St Francis Veterinary Group
Lee Fike, D.V.M.

Basically, there are only three things that can't be done during a housecall.

At right, we see my friend Dr. Mark Revenaugh, house- and farm-call veterinarian extraordinaire, working at a New Jersey facility that cares for animals who appear in movies.

1. Major surgery. This needs to be done in a hospital with all the right sterile instruments, anesthesia machines, and hi-tech monitoring equipment. I use the surgery facilities in a colleague's hospital when necessary.

All kinds of animal dentistry, including teeth-cleaning, dental surgery and extractions, and dental X-rays are included in this category, since they all require general anesthesia.

It's important that our small veterinary patients are closely monitored as they recover from anesthesia in a warm and comfortable environment.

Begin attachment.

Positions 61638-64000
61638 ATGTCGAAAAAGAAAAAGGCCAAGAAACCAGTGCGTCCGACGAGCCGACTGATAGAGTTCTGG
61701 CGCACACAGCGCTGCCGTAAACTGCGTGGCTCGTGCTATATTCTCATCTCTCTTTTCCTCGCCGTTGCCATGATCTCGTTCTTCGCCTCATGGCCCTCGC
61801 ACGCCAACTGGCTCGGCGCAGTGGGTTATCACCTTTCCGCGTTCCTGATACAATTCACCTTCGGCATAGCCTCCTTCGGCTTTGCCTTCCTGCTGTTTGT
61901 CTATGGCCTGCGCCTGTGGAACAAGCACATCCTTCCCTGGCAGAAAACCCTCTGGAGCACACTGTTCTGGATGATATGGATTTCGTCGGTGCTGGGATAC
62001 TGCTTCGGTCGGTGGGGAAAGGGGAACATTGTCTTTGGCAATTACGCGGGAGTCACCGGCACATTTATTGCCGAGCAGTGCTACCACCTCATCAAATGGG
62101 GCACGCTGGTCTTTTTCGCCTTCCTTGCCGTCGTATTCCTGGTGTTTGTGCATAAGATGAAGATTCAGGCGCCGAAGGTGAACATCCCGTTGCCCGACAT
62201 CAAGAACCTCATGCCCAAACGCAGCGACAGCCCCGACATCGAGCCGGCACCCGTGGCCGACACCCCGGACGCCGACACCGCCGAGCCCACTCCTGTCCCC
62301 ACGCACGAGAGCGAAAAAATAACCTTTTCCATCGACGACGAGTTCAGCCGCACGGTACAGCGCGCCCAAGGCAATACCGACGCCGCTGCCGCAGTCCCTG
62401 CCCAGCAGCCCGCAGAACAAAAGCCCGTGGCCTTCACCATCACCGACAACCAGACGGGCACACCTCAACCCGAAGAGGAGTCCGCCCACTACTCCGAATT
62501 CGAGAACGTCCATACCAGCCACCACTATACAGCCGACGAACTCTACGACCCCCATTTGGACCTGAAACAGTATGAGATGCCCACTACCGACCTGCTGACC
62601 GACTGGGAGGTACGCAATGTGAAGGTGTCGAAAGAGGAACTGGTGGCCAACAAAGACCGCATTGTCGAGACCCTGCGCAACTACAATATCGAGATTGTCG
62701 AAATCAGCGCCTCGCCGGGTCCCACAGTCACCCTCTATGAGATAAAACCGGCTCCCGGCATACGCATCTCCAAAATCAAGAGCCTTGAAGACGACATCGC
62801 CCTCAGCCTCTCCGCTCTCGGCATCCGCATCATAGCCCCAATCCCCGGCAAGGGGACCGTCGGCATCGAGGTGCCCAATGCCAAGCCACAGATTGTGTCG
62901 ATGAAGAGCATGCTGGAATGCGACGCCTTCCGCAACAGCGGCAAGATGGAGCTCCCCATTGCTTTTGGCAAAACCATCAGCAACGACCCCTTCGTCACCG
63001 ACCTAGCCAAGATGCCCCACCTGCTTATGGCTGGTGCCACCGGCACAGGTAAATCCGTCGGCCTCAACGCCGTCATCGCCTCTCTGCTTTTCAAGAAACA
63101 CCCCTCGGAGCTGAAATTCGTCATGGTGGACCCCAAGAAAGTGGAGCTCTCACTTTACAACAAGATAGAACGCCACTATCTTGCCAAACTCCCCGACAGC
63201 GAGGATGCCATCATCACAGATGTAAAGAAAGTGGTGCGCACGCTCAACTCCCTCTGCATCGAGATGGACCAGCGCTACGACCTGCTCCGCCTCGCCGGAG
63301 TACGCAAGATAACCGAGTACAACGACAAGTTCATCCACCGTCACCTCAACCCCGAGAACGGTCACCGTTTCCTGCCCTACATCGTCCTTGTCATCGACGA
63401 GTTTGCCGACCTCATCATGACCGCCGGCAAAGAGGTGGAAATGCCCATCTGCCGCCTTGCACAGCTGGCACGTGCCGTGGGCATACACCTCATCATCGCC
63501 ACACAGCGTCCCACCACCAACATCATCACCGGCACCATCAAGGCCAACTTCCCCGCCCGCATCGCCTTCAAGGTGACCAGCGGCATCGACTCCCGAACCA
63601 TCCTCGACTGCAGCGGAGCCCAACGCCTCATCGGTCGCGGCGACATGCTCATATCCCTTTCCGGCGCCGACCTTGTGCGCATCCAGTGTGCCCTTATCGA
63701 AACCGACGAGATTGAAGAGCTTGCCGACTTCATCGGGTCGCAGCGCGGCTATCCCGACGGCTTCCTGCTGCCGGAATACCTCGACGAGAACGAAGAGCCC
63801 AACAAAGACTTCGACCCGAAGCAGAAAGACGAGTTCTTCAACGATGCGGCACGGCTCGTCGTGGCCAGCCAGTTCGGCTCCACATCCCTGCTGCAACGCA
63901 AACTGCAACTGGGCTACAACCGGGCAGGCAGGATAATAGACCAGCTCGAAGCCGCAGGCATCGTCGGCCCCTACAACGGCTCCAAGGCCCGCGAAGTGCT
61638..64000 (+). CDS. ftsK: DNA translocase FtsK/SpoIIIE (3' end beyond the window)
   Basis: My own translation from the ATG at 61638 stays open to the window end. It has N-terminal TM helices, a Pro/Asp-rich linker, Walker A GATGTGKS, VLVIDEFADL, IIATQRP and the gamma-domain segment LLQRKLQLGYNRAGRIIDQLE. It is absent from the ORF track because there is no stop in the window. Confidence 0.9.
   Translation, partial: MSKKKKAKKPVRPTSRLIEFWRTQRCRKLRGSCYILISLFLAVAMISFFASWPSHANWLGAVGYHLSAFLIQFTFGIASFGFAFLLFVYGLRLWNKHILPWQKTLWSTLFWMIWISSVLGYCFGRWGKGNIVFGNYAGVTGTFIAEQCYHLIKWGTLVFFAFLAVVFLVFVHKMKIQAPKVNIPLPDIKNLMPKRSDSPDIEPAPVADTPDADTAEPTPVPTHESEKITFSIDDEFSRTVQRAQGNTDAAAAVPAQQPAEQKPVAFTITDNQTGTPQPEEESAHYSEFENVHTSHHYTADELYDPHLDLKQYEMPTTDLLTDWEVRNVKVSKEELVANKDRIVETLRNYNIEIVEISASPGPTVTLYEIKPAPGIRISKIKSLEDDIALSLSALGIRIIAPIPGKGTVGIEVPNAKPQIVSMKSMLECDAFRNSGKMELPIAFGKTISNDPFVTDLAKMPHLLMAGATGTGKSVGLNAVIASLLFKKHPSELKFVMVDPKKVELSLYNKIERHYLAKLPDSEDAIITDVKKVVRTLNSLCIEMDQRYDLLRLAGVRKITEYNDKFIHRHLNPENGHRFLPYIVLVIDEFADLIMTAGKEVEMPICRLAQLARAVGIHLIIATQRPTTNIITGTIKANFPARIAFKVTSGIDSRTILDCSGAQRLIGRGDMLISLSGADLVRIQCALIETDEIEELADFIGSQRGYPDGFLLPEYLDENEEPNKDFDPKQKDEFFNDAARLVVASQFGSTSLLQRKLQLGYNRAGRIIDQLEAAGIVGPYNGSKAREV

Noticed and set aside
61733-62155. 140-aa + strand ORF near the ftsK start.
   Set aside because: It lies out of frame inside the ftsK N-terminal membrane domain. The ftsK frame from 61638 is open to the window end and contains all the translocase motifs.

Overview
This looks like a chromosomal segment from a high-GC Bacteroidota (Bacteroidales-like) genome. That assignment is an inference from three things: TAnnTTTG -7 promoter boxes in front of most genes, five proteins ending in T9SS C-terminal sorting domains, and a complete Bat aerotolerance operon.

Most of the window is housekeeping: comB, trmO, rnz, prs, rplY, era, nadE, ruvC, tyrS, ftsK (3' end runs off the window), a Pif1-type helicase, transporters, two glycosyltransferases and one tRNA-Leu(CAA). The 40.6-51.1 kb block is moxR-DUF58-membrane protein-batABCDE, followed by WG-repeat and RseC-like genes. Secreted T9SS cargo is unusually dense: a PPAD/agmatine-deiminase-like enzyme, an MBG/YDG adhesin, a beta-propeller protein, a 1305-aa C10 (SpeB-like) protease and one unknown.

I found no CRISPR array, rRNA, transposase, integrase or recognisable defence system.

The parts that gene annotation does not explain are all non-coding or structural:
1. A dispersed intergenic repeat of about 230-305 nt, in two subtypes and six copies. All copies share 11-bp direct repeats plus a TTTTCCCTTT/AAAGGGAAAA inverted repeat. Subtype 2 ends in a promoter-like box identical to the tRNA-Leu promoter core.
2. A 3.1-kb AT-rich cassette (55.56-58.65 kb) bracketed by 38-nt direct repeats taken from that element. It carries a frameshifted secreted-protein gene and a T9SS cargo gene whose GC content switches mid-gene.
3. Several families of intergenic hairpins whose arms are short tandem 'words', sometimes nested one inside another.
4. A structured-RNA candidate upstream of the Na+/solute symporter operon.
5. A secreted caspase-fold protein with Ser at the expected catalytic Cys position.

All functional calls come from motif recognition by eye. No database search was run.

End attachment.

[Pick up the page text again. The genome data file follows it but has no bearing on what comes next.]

2. Hospitalization of sick animals.

Here we see a dog that's being kept in the hospital in order to administer intravenous fluids over the course of a day and a night. That's not something one can do at home.

If your dog or cat requires hospitalization you'll be referred to a 24 hour care facility.

We can, though, give subcutaneous (under-the-skin) fluids at home to animals who need to be rehydrated but aren't sick enough to require IV fluids.

Common examples include cats with kidney failure and dogs that ate something that makes them repeatedly throw up.

3. Imaging.

We can make X-rays at one of my colleague's hospitals if necessary. If we need ultrasound exams, magnetic resonance imaging (MRI), computerized axial tomography (CAT scans), or any other advanced imaging technique, it will mean being referred to a specialist.

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© 2005 Lee Fike
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